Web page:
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Travelers catch final flights at Long Island MacArthur Aiport

Presley Gissendanner, 26, of Gainesville, Fla., waits for

Presley Gissendanner, 26, of Gainesville, Fla., waits for her ride outside Long Island MacArthur Airport Tuesday afternoon after giving up her seat on one of the last flights out before the storm intensified. (Jan. 21, 2014) Credit: Brittany Wait

With snow sticking to her hair, Presley Gissendanner, of Gainesville, Fla., waited Tuesday afternoon to be picked up from Long Island MacArthur Airport in Ronkonkoma.

Visiting a friend in Coram, the 26-year-old was happy to stay an extra day, giving up her seat on her 11:35 a.m. flight, which was delayed to 12:30 p.m. due to blizzard-like conditions.

"I wasn't upset at all," she said. "I'll miss a day of work and play in the snow, no problem."

All flights after 3:15 p.m. Tuesday and early Wednesday were canceled, but Kevin Hoehn's flight from West Palm Beach in Atlanta touched down before the travel ban went into effect. After deplaning, Hoehn, 58, of Centereach, discovered his journey was far from over.

He said he was shocked to learn the taxi at the airport wouldn't take him to his home, only to the train station.

 "This is just the beginning of the storm, too," he said.

Rosanne Tantillo's 3 p.m. flight to West Palm Beach was the last one to make it off the runway.

"We were worried my flight would be canceled, but it looks like we're boarding after all," said Tantillo, 65, of Holbrook. "If we didn't make it, they were telling me I wouldn't be able to get a flight until Friday. I'm just nervous about flying in this snow."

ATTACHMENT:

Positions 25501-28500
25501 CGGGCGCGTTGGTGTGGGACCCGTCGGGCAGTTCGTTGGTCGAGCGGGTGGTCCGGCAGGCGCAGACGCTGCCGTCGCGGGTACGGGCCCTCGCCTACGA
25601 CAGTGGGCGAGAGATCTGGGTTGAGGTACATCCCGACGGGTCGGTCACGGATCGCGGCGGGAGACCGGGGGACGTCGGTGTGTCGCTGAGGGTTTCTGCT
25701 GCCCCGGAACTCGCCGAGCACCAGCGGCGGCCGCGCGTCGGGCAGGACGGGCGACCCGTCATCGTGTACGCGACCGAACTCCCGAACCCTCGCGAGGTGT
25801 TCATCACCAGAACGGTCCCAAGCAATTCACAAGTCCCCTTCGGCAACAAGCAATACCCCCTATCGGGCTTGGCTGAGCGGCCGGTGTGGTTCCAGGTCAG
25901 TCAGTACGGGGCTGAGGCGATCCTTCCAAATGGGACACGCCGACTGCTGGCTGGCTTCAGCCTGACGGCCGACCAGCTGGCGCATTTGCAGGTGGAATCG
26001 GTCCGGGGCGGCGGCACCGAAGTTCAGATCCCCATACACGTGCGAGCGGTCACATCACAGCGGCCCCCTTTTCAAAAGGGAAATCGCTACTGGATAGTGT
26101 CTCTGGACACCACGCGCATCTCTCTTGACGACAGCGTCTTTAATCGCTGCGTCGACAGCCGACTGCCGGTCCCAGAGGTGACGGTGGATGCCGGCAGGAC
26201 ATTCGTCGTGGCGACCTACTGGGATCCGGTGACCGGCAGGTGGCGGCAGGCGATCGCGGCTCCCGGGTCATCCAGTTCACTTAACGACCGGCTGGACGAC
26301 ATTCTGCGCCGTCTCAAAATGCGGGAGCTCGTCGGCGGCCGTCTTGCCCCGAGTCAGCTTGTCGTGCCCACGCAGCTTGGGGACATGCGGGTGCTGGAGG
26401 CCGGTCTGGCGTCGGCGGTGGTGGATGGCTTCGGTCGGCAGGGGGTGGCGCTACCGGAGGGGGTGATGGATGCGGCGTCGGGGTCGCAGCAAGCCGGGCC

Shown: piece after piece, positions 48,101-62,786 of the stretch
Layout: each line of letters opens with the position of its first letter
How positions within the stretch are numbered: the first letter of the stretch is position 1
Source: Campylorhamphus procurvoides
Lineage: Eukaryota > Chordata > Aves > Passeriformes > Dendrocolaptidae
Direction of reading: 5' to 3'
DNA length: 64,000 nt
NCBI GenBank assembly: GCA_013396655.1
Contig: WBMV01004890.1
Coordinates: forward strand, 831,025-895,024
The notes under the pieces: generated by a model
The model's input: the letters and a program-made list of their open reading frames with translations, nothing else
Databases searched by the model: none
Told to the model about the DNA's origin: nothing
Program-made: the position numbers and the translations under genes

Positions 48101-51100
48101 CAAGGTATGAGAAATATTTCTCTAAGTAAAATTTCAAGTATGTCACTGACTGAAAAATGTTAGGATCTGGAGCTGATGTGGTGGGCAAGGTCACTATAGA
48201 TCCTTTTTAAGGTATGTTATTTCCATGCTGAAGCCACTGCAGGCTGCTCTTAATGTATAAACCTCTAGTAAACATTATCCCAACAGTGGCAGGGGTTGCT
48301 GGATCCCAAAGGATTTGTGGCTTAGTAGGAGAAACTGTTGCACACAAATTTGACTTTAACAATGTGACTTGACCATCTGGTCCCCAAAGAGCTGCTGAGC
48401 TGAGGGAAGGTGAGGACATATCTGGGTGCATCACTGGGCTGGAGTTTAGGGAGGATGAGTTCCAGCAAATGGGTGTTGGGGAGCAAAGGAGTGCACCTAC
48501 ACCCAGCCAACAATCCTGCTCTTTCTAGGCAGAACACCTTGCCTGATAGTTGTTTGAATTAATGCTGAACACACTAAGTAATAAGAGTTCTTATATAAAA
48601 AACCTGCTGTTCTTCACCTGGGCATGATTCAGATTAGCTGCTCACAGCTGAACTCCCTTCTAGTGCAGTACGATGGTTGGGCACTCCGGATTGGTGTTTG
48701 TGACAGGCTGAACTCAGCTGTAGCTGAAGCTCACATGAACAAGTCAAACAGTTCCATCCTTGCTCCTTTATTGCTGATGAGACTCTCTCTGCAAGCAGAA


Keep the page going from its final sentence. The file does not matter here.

Munching on chocolate covered cherries, Tantillo and her friend, Susie Williamson, 48, of Setauket, gathered Tantillo's luggage and headed to security.

"There was zero visibility on the roads," Tantillo said. "And the airport runway isn't as long as Vets Highway, so I hope the plane can safely lift off."

Islip Town Councilman Anthony Senft said snow removal will begin after 3:15 p.m. at the airport and crews will work through the night to get flights back on track by Wednesday.

Gissendanner said she plans on catching the first flight out on Thursday at 11:30 a.m.

She added, "In Florida, we get excited to see a light flurry, so this is just beautiful."

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